Like a fine wine, we’d all like to think we are getting better with age. The good news is that with a little bit of effort and exercise, you can prevent many of the pitfalls associated with aging – including falls!

There is plenty of evidence to show that exercise helps people at any age. People who exercise regularly are more likely to avoid medication or surgery, and are at lower risk for falling. Exercise also helps your brain stay mentally sharp. There are four types of exercise that can improve your fitness:


Try and take a 20-minute walk every day. Don’t have 20 minutes? Take a ten minute walk. Every little bit helps. You should be walking fast enough that you can still chat, but do feel that you are working a bit. Improving your endurance will make it easier to go grocery shopping, or go on other errands.

The US Surgeon General has launched a new initiative to encourage people to walk more as a form of daily fitness. Step it Up! encourages walking and walkable communities. He even has suggested a Walking Pandora Playlist.


To strengthen muscles, you have to work them. Working your muscles can range from exercising at the gym to lifting (unopened!) canned goods at home. One easy exercise for people of all ages to try at home is to practice moving from sit to stand. See how many times you can move from sitting to standing in 30 seconds, then practice to see if you can improve on that number.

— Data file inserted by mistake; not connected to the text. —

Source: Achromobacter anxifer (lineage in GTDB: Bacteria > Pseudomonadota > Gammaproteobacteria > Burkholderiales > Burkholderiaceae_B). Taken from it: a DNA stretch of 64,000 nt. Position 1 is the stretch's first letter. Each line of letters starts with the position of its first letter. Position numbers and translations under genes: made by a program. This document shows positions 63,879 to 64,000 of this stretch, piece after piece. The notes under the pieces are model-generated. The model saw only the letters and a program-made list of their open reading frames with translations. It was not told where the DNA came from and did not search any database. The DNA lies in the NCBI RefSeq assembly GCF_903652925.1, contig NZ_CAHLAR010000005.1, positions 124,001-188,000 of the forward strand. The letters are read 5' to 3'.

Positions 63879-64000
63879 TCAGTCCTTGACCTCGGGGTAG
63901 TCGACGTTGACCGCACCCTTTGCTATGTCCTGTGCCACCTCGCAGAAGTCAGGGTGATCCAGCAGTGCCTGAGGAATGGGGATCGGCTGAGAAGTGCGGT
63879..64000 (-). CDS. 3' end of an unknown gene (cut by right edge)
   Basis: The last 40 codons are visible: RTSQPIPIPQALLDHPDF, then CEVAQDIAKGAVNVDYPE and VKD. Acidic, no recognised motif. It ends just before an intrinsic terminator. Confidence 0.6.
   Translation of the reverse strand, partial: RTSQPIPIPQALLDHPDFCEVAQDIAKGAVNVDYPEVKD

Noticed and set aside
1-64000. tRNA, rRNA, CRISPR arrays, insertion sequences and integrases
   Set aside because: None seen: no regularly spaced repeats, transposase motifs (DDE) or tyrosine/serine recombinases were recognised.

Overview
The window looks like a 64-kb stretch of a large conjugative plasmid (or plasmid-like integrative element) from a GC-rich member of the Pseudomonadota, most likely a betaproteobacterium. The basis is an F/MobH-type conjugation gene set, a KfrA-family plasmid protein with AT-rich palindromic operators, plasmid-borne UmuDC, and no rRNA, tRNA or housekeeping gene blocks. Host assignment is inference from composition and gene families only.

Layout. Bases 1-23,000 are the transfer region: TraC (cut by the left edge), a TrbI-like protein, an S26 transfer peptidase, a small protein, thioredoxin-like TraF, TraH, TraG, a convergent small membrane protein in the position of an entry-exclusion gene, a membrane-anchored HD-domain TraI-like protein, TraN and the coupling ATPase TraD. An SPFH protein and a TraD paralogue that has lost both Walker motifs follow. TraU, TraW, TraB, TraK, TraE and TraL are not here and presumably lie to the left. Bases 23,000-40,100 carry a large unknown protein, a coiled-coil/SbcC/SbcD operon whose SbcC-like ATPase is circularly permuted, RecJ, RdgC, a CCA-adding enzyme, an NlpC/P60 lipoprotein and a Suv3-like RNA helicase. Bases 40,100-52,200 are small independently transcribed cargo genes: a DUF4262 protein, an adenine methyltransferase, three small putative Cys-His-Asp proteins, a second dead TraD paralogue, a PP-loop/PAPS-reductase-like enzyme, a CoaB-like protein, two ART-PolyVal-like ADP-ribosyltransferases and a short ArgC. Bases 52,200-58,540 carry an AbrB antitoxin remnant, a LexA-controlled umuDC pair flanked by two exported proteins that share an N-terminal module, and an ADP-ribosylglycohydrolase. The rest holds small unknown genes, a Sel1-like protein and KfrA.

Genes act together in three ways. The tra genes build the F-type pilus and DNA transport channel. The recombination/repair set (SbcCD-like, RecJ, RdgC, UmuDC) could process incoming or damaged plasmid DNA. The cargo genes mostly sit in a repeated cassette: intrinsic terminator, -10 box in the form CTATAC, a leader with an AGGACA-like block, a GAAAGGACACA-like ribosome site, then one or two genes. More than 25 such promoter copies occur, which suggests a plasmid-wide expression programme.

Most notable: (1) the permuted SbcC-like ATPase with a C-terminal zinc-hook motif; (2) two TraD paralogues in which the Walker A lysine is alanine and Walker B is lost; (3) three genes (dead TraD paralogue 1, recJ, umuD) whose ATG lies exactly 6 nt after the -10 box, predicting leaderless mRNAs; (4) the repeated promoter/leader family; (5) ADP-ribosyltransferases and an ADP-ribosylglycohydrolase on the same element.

Being flexible allows your body to stay limber and move as you want it to. When people have pain, such as in their knee or back, it limits joint motion, so they move less, and then become stiffer, and then have more pain, and then are more likely to fall. It’s a harsh cycle. To stay moving you need to keep moving!


Having good balance helps prevent falls. When your balance is good, you can easily adapt to walking over uneven ground or getting bumped in a crowd. Falls are the number one cause of unintentional injury and death in people over age 65 (National Center for Health Statistics, 2013). Tai chi is a great exercise to improve both balance and flexibility.

What can I do?

Move! Go for a walk, find an exercise class – there are many classes in the community that are geared to senior citizens. If you have chronic disease, have fallen, or have other concerns, ask your doctor for a referral to physical therapy to learn how to exercise safely. Physical therapists are movement experts, who want to help you learn how to overcome pain, gain movement, and maintain your independence.

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Cathy Shearer, MPA, PT, GCS, is an inpatient physical therapist at The University of Vermont Medical Center, and Education Chair of the Vermont Chapter of the American Physical Therapy Association.  

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